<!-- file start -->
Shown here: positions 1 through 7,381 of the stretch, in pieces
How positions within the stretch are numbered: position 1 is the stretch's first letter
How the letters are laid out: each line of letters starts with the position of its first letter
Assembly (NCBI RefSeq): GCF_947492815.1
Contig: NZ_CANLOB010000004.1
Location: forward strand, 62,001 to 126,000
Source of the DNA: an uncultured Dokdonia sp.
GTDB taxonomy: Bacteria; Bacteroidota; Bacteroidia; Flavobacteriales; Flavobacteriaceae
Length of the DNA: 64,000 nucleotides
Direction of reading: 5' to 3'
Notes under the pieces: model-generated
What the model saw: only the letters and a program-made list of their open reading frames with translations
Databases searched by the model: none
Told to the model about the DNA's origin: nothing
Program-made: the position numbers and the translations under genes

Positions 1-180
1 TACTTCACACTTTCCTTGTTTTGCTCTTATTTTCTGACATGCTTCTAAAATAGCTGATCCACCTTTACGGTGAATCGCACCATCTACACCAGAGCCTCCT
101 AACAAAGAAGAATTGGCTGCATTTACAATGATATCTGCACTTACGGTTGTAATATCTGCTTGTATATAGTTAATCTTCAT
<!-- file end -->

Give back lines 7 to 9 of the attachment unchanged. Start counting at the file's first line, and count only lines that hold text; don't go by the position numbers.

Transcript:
Source of the DNA: an uncultured Dokdonia sp.
GTDB taxonomy: Bacteria; Bacteroidota; Bacteroidia; Flavobacteriales; Flavobacteriaceae
Length of the DNA: 64,000 nucleotides